3 Tips to Maintain a Work-Life Balance

While remote work has steadily been on the rise, the COVID-19 pandemic pushed it into overdrive. In fact, 58.6% of the American workforce is working remotely and a majority of that percentage is fully remote. Remote workers have had to adapt and experience the numerous challenges and benefits that accompany this style of work. While remote workers have been granted the freedom to schedule their workweek, the line between personal and professional life has been blurred.

Research conducted by the National Bureau of Economic Research shows that remote workers are attending more meetings (virtually), receiving more emails, and working longer hours. These factors contribute to a poor work-life balance for employees, but it is not limited to remote workers. Anyone can find it challenging to maintain a balance, even if they have a job they love. A few signs that you may have a poor work-life balance include:
Lack of time for loved ones and activity outside of work.
Excessive stress and the inability to focus on anything other than work.
Stress induced health issues that affect your mental and physical wellbeing.

If you struggle to maintain boundaries between work and personal time, you are not alone. 66% of employees in the United States report that they lack a work-life balance. To avoid burnout, consider these 3 strategies you can adopt to make time for your personal life:

Unplug and Unwind
In 2022, our work is always at our fingertips. Mobile devices make us more accessible than ever and this can make it challenging to detach from work. It can be hard to dedicate time to yourself and your family when notifications keep pulling your attention back to your job. Consider discussing what expectations there are for your availability with your supervisor. This will help you create a schedule of when you should be available and when you can disconnect without any guilt. When you are done with work, consider shutting down your computer and silencing your phone/email notifications. Take time to enjoy activities that don’t require technology like reading a book, taking a walk, cooking a new meal or playing with your children.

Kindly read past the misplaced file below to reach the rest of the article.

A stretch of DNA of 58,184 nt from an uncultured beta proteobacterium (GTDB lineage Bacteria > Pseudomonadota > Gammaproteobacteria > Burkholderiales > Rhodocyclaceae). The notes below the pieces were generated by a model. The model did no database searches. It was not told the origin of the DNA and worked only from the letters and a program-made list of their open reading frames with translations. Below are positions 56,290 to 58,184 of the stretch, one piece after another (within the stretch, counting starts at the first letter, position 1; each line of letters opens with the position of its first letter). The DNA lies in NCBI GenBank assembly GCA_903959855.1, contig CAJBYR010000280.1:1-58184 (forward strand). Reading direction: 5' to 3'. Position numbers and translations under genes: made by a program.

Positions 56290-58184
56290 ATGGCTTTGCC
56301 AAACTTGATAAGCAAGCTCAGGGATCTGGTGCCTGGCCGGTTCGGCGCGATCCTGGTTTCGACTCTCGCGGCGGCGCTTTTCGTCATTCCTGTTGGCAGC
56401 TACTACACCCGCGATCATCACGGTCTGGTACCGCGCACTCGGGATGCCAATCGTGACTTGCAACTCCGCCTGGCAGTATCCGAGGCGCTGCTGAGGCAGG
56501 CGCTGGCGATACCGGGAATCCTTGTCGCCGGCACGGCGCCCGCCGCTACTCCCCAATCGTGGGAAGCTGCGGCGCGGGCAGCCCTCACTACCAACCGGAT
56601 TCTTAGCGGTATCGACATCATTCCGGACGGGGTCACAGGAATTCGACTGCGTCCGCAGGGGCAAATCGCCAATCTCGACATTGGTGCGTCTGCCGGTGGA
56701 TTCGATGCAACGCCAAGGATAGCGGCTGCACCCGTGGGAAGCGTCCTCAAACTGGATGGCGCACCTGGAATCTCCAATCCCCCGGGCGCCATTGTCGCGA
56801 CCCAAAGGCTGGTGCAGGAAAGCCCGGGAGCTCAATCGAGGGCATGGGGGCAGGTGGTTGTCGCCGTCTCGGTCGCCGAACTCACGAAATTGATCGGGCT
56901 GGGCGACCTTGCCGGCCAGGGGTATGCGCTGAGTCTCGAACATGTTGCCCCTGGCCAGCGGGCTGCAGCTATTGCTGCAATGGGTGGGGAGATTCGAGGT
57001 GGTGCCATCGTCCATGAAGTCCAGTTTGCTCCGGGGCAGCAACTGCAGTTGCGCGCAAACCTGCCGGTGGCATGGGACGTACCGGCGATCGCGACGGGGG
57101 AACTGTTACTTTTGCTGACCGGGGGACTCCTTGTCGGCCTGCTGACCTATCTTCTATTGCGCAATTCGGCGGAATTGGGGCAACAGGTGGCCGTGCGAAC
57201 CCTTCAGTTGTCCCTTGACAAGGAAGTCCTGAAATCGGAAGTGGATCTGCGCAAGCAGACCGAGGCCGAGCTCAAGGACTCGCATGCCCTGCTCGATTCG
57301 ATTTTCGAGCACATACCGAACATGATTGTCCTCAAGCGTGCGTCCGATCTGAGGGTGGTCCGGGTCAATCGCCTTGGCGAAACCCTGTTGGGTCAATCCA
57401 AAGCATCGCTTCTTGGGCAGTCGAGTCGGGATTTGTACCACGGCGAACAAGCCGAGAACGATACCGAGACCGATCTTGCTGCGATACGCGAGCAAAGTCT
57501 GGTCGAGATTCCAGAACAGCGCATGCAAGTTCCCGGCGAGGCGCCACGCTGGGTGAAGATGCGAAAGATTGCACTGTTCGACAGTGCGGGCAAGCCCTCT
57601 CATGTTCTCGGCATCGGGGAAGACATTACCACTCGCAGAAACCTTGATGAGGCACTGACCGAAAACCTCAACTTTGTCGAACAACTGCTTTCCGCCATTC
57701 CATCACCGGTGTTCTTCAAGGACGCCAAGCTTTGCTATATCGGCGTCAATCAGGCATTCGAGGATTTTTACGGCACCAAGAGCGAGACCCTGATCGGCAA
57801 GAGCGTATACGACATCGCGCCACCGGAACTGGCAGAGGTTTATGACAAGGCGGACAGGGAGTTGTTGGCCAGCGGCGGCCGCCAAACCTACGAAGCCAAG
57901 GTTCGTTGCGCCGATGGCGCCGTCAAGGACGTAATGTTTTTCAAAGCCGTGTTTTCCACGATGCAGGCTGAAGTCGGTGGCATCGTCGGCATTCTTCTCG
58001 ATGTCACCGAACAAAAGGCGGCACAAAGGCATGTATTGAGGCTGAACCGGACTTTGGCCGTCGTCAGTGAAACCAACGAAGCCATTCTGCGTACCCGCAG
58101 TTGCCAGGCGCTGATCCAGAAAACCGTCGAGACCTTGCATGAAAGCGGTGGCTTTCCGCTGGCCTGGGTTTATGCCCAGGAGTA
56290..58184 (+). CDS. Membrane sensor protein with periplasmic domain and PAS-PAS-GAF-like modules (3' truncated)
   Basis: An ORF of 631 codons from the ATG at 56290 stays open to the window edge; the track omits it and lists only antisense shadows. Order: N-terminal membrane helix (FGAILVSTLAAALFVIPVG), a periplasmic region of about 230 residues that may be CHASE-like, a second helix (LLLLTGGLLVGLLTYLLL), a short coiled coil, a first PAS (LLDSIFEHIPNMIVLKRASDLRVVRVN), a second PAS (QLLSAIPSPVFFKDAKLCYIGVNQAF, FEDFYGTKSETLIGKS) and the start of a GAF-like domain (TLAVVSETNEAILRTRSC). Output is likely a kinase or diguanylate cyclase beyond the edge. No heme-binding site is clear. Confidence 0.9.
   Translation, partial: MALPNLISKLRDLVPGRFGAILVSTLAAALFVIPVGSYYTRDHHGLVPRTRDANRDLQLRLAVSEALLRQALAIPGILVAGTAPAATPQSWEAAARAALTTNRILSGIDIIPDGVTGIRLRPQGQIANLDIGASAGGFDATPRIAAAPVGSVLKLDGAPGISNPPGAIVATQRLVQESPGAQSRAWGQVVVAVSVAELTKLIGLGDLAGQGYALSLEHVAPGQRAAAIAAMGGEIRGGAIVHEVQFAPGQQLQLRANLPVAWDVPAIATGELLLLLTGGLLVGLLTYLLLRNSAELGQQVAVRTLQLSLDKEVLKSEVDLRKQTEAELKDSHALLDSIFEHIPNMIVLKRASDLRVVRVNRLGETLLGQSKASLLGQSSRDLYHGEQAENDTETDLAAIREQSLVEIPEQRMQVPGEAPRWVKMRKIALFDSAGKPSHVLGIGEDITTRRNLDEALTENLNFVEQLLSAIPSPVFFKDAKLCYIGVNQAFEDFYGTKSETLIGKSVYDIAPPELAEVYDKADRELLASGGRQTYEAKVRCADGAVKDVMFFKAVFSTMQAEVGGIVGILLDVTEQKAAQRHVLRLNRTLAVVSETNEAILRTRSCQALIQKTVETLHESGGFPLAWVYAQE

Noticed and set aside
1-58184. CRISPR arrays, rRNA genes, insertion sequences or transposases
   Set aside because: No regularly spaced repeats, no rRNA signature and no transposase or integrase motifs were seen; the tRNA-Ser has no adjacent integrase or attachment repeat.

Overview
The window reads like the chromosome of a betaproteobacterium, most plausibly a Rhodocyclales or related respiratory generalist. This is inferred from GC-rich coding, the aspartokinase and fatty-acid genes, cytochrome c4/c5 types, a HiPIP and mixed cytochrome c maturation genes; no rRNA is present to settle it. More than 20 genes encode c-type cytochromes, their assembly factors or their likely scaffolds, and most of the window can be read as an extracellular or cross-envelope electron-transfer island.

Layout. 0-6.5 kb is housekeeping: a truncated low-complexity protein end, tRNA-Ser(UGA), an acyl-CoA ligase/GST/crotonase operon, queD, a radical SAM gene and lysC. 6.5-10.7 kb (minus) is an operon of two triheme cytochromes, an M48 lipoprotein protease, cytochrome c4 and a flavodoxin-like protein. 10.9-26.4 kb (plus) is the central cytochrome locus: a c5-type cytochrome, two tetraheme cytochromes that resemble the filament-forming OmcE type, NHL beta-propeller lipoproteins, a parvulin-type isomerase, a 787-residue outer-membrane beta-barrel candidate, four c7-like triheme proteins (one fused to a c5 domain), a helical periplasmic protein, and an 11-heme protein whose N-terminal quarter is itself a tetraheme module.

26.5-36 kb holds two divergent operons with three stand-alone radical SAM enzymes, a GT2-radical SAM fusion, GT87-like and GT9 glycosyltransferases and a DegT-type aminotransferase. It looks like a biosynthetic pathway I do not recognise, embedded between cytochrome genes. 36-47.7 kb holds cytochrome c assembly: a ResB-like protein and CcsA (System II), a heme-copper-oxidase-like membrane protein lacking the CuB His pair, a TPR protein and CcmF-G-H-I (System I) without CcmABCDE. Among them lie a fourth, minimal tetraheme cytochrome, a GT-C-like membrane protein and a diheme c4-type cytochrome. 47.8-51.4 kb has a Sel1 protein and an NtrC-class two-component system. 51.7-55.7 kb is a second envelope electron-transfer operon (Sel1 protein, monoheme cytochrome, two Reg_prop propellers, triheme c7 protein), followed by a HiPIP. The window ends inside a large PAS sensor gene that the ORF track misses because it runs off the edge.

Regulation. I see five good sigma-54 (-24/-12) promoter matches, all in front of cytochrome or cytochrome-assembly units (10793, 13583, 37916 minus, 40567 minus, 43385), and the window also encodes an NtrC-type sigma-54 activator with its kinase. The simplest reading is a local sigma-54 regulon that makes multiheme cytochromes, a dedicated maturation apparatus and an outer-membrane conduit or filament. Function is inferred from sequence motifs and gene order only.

Practice Saying “No”
Learn to say “no” to tasks or activities you would normally accept because of a false sense of obligation. This can be applied to work and personal tasks such as going out for dinner and drinks the night before an important workday. Of course, if you are going to decline work projects, you will need to have a reason, such as conflicting deadlines, an already full schedule or the task falls outside your job description. Taking time to focus on your priorities isn’t selfish, it shows you respect yourself. By focusing on the most important tasks, you’ll avoid overextending yourself.

Take Time to Nourish your Body
Your number one priority should be your wellbeing. Overworking yourself adds to your stress and reduces your happiness and productivity. Take sick days when you need them, focus on your mental health and listen to your body. Make sure you drink water, get enough sleep and eat good food. Taking care of yourself doesn’t have to be complicated, it could be setting aside time to go to the gym in the morning (or skipping when you need some extra sleep), meditating, or dedicating your morning commute to listening to a podcast to fuel your mind. No matter how important your work is, you must take time to put yourself first.

When making changes to find a better work-life balance, it is important to note that it takes time. Avoid making drastic changes, much like New Year’s resolutions they aren’t maintained and can be difficult to enforce. A “perfect” work-life balance doesn’t mean splitting your day 50/50 between work and personal activities. It means finding fulfillment and meeting your needs in each area of your life. Instead of perfection, aim for a realistic balance and work for it!